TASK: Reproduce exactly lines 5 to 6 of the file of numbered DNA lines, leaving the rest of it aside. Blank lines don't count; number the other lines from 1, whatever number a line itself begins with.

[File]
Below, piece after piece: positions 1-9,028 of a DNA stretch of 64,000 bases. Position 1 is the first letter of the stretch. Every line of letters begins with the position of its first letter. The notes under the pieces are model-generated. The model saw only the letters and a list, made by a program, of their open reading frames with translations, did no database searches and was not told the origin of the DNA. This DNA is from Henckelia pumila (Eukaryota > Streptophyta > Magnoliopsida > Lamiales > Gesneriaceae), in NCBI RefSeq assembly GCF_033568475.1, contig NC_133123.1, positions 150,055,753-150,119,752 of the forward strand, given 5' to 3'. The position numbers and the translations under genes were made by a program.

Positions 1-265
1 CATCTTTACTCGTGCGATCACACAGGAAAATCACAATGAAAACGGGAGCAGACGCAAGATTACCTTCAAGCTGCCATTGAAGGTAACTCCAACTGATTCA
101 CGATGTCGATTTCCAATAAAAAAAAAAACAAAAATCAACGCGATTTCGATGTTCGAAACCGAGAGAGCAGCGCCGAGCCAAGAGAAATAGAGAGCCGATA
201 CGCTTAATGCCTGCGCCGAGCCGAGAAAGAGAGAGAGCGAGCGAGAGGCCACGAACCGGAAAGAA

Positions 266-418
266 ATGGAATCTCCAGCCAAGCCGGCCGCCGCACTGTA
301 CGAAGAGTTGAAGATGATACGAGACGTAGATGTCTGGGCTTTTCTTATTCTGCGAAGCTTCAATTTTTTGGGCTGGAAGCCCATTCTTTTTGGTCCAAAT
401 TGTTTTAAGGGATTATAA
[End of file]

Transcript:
201 CGCTTAATGCCTGCGCCGAGCCGAGAAAGAGAGAGAGCGAGCGAGAGGCCACGAACCGGAAAGAA

Positions 266-418